Scott Brown still weighing optionsBy TIM BUCKLAND
New Hampshire Union Leader
December 06. 2013 7:18PM
LONDONDERRY — Former U.S. Sen. Scott Brown of Massachusetts continued his noncommittal flirtation with New Hampshire, saying he still hasn't decided whether to run against U.S. Sen. Jeanne Shaheen or even for President.
"I'm not focusing on anything except going in and helping people raise money right now and spending time with my family over the holidays," Brown said Thursday night before a private fundraiser for the Londonderry Republican Party at the Harold Square restaurant. "I don't think I ever said I was thinking about running for President, but I don't think anything's off the table at this point."
Brown said he has no timetable for when he will decide his political future, saying he wouldn't have to file for a run for Senate until June 13.
"When I do, I will certainly let you know," he said.
His decision not to decide, though, didn't stop him from criticizing Shaheen, particularly for her support of the Affordable Care Act, also known as Obamacare, about which he echoed most Republicans' sentiments that it has been a flawed law that has cost jobs and forced people to lose insurance coverage.
"She really needs to start explaining to people why she was the deciding vote to pass Obamacare," he said.
However, independent fact checking organizations, including Politifact.org, have called the characterization of Shaheen as the deciding vote misleading, as it could apply to any of the 60 senators who voted in favor of Obamacare when it passed in 2010.
His appearance in New Hampshire, the latest of a series of appearances throughout the country Brown said he has made, drew a protest outside the restaurant from the New Hampshire Democratic Party.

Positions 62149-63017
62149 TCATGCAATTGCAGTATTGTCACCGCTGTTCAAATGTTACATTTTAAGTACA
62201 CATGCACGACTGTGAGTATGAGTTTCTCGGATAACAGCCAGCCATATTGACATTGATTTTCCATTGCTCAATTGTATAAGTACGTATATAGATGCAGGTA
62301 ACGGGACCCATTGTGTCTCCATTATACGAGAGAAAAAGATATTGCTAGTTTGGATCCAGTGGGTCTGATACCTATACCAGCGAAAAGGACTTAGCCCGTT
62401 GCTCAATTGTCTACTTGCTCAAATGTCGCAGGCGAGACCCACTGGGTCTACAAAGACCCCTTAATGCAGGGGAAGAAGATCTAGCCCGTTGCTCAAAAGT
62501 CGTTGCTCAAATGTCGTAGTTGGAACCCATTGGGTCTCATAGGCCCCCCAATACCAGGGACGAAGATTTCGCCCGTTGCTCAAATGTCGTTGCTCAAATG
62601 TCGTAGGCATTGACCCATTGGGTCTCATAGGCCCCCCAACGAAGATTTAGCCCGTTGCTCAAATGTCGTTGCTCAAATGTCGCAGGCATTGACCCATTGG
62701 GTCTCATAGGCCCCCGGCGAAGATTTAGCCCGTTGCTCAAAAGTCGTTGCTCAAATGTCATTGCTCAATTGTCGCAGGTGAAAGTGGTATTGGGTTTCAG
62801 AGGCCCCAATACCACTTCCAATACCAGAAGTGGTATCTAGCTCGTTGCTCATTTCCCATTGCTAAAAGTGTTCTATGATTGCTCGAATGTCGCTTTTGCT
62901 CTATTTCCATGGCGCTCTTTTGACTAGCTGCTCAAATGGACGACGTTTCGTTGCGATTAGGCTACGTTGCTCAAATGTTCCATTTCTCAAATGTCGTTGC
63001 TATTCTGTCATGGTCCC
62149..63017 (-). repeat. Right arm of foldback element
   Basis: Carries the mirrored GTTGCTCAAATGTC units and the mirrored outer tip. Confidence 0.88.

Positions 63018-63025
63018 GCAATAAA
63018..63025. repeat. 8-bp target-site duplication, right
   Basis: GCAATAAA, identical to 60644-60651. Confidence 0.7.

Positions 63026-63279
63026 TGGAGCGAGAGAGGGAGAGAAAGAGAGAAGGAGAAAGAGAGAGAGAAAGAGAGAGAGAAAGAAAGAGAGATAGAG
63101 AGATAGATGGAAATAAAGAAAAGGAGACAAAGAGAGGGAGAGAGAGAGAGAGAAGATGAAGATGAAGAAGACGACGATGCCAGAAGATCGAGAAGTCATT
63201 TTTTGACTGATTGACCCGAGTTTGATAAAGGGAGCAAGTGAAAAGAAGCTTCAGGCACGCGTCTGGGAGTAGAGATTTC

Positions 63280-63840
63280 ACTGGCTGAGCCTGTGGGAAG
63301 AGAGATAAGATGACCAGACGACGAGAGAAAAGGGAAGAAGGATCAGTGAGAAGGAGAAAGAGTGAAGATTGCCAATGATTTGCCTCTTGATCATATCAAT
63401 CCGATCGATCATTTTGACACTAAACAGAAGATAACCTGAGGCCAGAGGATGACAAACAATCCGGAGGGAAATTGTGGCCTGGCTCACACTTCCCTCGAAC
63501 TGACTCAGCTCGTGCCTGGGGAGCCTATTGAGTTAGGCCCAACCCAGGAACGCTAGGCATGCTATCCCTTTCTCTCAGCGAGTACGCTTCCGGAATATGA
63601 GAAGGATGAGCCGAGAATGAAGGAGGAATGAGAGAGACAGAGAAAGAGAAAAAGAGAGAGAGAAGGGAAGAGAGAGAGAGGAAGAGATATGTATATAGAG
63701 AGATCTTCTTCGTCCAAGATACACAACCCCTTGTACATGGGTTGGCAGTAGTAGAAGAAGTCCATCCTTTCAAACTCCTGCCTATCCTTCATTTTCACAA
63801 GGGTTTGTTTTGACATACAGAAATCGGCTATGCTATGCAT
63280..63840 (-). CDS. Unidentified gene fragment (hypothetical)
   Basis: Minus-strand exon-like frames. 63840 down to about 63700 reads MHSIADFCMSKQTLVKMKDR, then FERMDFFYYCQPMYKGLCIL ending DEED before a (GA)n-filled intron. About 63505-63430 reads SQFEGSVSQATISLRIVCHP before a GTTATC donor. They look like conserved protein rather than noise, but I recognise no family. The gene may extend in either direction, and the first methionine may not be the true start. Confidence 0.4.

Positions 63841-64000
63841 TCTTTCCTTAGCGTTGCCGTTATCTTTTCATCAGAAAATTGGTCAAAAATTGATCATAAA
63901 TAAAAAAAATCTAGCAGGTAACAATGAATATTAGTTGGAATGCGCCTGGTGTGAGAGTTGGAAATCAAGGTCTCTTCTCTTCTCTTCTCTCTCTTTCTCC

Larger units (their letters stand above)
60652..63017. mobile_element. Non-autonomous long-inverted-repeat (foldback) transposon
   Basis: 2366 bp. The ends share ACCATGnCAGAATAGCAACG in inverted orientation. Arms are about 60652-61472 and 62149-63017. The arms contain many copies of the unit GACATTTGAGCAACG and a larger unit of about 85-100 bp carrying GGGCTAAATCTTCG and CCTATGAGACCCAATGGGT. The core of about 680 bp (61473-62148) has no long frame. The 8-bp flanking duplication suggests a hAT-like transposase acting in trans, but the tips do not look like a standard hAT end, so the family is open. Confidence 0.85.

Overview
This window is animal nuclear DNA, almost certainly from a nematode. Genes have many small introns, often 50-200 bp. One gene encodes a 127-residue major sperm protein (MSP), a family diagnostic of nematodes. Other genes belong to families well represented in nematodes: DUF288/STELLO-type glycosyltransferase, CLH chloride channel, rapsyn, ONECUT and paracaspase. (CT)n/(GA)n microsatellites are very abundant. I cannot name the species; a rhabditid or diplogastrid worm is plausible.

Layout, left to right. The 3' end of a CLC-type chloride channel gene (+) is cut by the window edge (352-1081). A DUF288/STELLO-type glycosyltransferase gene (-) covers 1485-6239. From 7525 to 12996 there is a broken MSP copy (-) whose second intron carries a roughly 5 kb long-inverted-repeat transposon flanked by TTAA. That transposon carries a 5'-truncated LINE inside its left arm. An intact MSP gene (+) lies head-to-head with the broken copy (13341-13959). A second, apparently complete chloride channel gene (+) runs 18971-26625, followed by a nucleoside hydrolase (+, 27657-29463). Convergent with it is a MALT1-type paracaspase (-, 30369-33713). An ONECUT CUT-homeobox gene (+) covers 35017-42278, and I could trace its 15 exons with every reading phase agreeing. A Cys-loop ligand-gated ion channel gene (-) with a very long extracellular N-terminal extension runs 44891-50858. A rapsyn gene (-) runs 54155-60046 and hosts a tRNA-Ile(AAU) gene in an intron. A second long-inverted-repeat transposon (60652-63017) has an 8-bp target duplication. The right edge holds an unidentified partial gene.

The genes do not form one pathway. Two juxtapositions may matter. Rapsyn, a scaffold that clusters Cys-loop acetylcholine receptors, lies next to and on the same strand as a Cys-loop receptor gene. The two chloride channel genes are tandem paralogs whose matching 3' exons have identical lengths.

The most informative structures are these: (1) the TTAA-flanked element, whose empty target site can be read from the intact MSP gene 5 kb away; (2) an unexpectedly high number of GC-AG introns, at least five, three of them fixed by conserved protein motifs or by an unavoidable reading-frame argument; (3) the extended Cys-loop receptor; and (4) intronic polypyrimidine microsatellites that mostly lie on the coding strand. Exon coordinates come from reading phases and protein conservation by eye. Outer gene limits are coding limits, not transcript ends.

"If Scott Brown decides to run, he'll have a lot more to explain than just his out-of- state driver's license," NHDP Communications Director Harrell Kirstein said. "The people who knew him best learned quickly that Scott Brown's only concern is Scott Brown, and if he runs for Senate or President, New Hampshire voters will rapidly reach the same conclusion."Gregory Carson, chairman of the Londonderry Republican Party, said Brown's presence was not indicative of any endorsement. He said the group was happy to have his drawing power.
"We are taking advantage of his good grace and his current popularity to help the town committee," Carson said. "It's still way too early for people to talk about endorsements, at least in that campaign."
Brown also deflected any criticism that his appearances in New Hampshire help Shaheen raise money for her campaign, though each time he appears in the state, Shaheen sends emails and letters to supporters trying to use his actions to generate contributions.
"She can raise whatever she wants," he said. "This race isn't going to be about money."